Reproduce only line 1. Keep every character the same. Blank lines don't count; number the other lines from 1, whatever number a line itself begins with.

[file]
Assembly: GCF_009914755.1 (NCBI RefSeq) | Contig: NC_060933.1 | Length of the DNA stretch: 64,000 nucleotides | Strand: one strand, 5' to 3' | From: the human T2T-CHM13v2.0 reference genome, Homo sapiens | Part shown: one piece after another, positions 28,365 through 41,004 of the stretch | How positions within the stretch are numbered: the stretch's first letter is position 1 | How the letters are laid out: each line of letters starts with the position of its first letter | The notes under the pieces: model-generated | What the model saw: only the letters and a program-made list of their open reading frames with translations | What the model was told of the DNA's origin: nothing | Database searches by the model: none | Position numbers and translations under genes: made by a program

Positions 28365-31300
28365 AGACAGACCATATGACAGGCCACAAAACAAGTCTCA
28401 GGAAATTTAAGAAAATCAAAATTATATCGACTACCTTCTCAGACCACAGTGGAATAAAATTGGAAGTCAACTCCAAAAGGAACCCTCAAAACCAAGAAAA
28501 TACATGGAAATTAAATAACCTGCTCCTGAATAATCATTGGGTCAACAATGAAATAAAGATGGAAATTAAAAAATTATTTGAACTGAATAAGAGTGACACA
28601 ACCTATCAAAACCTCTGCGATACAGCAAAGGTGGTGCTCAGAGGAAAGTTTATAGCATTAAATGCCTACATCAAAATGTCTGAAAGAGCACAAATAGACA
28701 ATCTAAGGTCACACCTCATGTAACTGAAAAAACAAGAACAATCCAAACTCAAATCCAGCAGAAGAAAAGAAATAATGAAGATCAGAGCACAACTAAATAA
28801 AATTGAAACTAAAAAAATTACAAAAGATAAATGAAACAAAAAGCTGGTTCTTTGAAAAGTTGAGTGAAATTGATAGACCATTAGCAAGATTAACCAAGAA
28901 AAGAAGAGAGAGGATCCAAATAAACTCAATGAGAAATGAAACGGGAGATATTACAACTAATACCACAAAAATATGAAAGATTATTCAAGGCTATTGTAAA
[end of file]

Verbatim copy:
Assembly: GCF_009914755.1 (NCBI RefSeq) | Contig: NC_060933.1 | Length of the DNA stretch: 64,000 nucleotides | Strand: one strand, 5' to 3' | From: the human T2T-CHM13v2.0 reference genome, Homo sapiens | Part shown: one piece after another, positions 28,365 through 41,004 of the stretch | How positions within the stretch are numbered: the stretch's first letter is position 1 | How the letters are laid out: each line of letters starts with the position of its first letter | The notes under the pieces: model-generated | What the model saw: only the letters and a program-made list of their open reading frames with translations | What the model was told of the DNA's origin: nothing | Database searches by the model: none | Position numbers and translations under genes: made by a program